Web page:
I am very happy to discover this particular post very beneficial personally, as it includes lots of details. I choose to browse the quality articles which issue I ran across in your soul post. Appreciate your expressing!
Learn 2 Backlinks for Seo

Everything is well designed

zeennate's picture

Everything is well designed your site and very nice with many choices, it is a wonder! Congratulations. friendly
voyance gratuitement

use Vagrant

Propeople's picture

Also check out this article about how Vagrant can help you simplify a complex development environment. http://wearepropeople.com/blog/complex-development-environment-simplifie...

Question about a step

Bruno Barrette's picture

Hi,

First of all, thanks for the article... Currently trying to set this up for some testing, it looks more than interesting.

I have a question though for something that seems to be missing some informaiton...

In the step "Add a Salty-Vagrant-Specific Vagrantfile":

When you're talking about deleting the vagrantfile we already have, just to make sure, you're talking about the one in the salty-vagrant folder, right?

Afterwards, you are redirecting us to take the Vagrantfile from the given URL... What Vagrantfile config should we take? There is a sample one on that page, that doesn't seem to reflect the next directions you give in this tutorial (there is no minion_conf line in this example). There is also one in the exemple folder, should it be this one?

I am up to this point now, hopefully you can provide a clarification on this step.

Thanks in advance,
Bruno

Reply to comment | Linux Journal

aesthetic dentistry nyc's picture

My family always say that I am killing my time here at net, but I know I am getting knowledge all the time
by reading such nice articles or reviews.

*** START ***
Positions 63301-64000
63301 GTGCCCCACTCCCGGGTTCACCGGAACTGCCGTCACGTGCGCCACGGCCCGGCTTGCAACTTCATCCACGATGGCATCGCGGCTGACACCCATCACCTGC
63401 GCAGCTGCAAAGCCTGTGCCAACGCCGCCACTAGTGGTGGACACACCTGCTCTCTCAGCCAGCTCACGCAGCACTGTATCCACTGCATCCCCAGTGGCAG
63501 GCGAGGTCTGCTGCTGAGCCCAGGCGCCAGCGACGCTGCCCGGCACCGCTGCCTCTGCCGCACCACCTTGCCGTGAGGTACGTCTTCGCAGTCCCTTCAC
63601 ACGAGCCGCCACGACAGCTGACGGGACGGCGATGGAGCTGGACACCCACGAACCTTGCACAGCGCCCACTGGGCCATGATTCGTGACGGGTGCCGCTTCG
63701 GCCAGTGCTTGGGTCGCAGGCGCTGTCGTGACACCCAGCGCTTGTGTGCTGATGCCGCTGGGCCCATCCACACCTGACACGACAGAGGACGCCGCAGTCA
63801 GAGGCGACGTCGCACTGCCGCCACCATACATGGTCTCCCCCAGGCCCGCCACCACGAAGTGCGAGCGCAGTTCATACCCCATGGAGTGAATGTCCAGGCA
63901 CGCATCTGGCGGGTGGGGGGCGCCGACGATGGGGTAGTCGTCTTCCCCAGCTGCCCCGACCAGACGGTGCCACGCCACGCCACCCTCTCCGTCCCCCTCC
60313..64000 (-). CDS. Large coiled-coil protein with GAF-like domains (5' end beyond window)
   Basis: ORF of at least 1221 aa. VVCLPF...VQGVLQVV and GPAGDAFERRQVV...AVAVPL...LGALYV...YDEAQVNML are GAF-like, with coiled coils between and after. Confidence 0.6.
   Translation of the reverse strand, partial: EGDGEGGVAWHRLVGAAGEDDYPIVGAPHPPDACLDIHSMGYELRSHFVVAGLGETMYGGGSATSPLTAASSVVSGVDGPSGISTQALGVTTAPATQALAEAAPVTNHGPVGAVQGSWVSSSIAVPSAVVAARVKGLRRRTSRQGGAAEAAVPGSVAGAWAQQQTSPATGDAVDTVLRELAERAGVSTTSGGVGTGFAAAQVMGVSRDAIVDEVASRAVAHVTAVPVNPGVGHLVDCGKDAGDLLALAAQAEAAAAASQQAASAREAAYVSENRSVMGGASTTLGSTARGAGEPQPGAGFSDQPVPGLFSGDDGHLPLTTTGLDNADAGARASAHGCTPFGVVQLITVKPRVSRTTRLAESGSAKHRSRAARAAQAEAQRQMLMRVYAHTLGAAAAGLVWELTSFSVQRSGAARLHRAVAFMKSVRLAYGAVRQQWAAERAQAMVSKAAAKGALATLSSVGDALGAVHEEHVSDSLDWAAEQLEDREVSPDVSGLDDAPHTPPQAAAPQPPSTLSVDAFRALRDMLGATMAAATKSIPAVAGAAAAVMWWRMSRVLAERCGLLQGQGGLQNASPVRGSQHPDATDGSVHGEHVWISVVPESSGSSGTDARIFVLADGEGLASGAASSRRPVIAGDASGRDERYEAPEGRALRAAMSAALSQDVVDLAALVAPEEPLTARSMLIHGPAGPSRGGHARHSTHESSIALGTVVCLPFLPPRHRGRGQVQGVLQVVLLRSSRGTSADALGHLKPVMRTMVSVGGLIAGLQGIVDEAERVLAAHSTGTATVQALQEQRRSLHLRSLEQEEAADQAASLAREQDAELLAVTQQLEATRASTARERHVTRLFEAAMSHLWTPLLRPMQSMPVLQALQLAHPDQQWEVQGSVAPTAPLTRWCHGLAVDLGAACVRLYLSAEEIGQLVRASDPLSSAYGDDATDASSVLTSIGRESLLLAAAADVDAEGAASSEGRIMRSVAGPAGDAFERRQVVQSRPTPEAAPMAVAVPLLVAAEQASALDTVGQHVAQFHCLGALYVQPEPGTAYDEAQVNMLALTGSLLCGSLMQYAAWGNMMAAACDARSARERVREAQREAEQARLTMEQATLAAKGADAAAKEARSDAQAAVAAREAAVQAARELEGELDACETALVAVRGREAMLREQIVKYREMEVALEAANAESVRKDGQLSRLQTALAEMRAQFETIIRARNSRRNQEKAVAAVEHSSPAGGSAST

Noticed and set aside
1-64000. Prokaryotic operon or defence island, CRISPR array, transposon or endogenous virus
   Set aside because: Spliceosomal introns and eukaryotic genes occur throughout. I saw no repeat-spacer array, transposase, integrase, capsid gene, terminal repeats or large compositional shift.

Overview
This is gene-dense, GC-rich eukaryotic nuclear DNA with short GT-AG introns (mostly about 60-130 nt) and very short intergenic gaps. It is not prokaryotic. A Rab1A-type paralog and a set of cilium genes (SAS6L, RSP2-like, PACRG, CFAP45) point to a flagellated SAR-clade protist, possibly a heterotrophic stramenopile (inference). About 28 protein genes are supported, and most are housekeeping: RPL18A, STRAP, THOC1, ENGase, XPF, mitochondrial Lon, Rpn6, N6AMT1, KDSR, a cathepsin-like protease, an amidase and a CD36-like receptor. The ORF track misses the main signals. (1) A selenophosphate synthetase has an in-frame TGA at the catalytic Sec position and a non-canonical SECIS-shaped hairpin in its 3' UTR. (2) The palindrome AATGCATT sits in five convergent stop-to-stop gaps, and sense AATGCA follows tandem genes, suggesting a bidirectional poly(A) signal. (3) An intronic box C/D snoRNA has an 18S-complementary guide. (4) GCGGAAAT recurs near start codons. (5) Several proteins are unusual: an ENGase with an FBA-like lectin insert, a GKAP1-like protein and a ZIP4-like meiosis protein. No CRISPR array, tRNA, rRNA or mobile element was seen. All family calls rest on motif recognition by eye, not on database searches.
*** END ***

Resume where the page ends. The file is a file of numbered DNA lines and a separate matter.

Reply to comment | Linux Journal

tmobilecustomerservicenumber.com's picture

Amazing! This blog looks exactly like my old one! It's on a completely different subject but it has pretty much the same layout and design. Wonderful choice of colors!

Have you tried Boxen? It's a

Adam Gerthel's picture

Have you tried Boxen? It's a dev toolkit made by Github in order to easily set up dev environments, and it uses Puppet. It solves the same problem in a way that Vagrant does, but made for OSX.

Please correct the URL for Salt Stack's web site

Anonymous's picture

The article text has a URL for Salt Stack with a typo. Please change it to http://saltstack.com/community.html and delete this comment.

Automatically updating Guest Additions

Bert VV's picture

Nice article, thanks for sharing. Especially the part about Salt is interesting.

There's a Vagrant plugin that can automatically update VirtualBox Guest Additions: https://github.com/dotless-de/vagrant-vbguest

Every time you boot a box, it checks the version and updates when necessary.

Cheers,
bert

Reply to comment | Linux Journal

what to say to beautiful women's picture

Great article! We are linking to this particularly great post on our site.
Keep up the great writing.

Reply to comment | Linux Journal

Samantha's picture

I'm not sure why but this site is loading extremely slow for me. Is anyone else having this issue or is it a issue on my end? I'll check back lateг
аnd sеe if the pгoblem ѕtill ехists.

Webinar
One Click, Universal Protection: Implementing Centralized Security Policies on Linux Systems

As Linux continues to play an ever increasing role in corporate data centers and institutions, ensuring the integrity and protection of these systems must be a priority. With 60% of the world's websites and an increasing share of organization's mission-critical workloads running on Linux, failing to stop malware and other advanced threats on Linux can increasingly impact an organization's reputation and bottom line.

Learn More

Sponsored by Bit9

Webinar
Linux Backup and Recovery Webinar

Most companies incorporate backup procedures for critical data, which can be restored quickly if a loss occurs. However, fewer companies are prepared for catastrophic system failures, in which they lose all data, the entire operating system, applications, settings, patches and more, reducing their system(s) to “bare metal.” After all, before data can be restored to a system, there must be a system to restore it to.

In this one hour webinar, learn how to enhance your existing backup strategies for better disaster recovery preparedness using Storix System Backup Administrator (SBAdmin), a highly flexible bare-metal recovery solution for UNIX and Linux systems.

Learn More

Sponsored by Storix